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Church first to sue D.C. over COVID restrictions

Christina Darnell

Capitol Hill Baptist Church this week became the first church to file suit against D.C. over pandemic-related restrictions on worship services and mass gatherings, citing violations of First and Fifth Amendment rights.

The 850-member evangelical church, founded in 1878, filed the complaint Tuesday (Sept. 22), according to the Washington Post, and challenged the mayor’s support of massive anti-racism protests while denying the church’s application to hold services outdoors.

It noted that Mayor Muriel Bowser personally attended a protest on June 6 with “tens of thousands of people at the corner of 16th and H Streets” where she delivered a speech and called the gathering “wonderful to see.” That, despite her own executive order that limits outdoor gatherings to 100 people. D.C. police also closed streets to accommodate protests with thousands of people.

“The Church takes no issue with Defendants’ decision to permit these gatherings, which are themselves protected by the First Amendment, and the Church supports this exercise of First Amendment rights. The Church does, however, take exception to Defendants’ decision to favor certain expressive gatherings over others,” the suit said. “The First Amendment protects both mass protests and religious worship. But Mayor Bowser, by her own admission, has preferred the former over the latter.”

When the church filed for a waiver in June and again in September to hold outdoor services, the district rejected the applications.

“Faced with the District’s discriminatory treatment and with no end in sight to the legal ban on worship gatherings, CHBC’s membership reluctantly voted to initiate this lawsuit to reclaim their most fundamental of rights: the right to gather for corporate worship free from threat of government sanction.”

While challenging the government’s restrictions on worship services generally, the church is specifically fighting for permission to meet outdoors with social distancing measures in place, such as masks and physical distance. Under the district’s current pandemic plan, worship gatherings wouldn’t be allowed to resume until a vaccine is widely available.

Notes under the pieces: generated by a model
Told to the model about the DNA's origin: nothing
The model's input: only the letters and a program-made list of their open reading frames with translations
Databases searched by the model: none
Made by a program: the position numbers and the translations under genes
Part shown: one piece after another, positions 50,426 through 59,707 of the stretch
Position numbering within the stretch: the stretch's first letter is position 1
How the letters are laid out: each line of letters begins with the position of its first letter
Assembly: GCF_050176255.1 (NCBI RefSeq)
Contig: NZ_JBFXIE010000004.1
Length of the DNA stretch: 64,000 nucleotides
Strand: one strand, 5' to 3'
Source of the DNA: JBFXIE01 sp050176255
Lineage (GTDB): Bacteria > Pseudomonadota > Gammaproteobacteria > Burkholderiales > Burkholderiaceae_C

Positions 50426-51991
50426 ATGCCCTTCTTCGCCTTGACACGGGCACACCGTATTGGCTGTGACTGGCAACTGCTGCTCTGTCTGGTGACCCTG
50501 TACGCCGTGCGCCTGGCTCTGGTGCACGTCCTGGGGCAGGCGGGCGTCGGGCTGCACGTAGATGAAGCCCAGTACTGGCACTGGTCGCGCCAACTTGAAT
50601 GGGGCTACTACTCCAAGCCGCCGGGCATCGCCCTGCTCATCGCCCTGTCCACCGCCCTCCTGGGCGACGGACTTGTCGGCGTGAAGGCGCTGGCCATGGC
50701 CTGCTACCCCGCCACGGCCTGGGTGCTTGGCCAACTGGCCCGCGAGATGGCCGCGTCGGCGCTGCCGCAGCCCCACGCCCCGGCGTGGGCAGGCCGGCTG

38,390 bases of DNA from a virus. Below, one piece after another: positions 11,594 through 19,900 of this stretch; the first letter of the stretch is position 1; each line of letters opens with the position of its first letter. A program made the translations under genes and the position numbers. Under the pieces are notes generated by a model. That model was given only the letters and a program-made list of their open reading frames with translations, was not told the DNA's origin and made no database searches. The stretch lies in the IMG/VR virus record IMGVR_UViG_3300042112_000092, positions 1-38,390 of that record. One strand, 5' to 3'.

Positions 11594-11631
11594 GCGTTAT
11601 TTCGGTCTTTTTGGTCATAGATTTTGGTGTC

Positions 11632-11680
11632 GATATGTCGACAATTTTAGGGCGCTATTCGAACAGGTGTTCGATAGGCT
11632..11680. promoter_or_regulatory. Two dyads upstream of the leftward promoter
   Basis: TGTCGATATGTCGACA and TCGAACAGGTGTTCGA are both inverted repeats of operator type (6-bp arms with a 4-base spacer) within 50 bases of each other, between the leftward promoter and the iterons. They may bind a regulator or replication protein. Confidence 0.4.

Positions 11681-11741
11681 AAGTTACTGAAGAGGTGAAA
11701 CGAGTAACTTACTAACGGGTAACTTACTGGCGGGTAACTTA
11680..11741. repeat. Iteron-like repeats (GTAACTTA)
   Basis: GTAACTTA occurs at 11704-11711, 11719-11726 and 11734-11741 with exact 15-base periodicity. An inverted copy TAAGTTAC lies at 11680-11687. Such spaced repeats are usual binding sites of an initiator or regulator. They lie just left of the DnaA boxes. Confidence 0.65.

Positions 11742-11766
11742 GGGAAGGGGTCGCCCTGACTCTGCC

Before the pandemic, CHBC held one service in one location, choosing to prioritize gathering as a “whole congregation,” saying that “without regularly meeting together, it ceases to be a biblically ordered church.” Senior Pastor Mark Dever also chose not to live stream services during the pandemic because “a video of the sermon is not a substitute for a covenanted congregation assembling together.”

The suit says CHBC is requesting permission to meet this Sunday, Sept. 27, because of their “sincerely held religious belief that the physical, corporate gathering of its entire congregation each Sunday is a central element of religious worship commanded by the Lord.”

When asked why Bowser favors mass protests over religious worship, she responded, “First Amendment protests and large gatherings are not the same…in the United States of America, people can protest.”

In response, the suit states, “In the United States of America, people can gather for worship under the First Amendment as well.”

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Christina Darnell
Christina Darnell

Christina Darnell is a freelance writer who has contributed to WORLD, The Charlotte Observer, and other publications.

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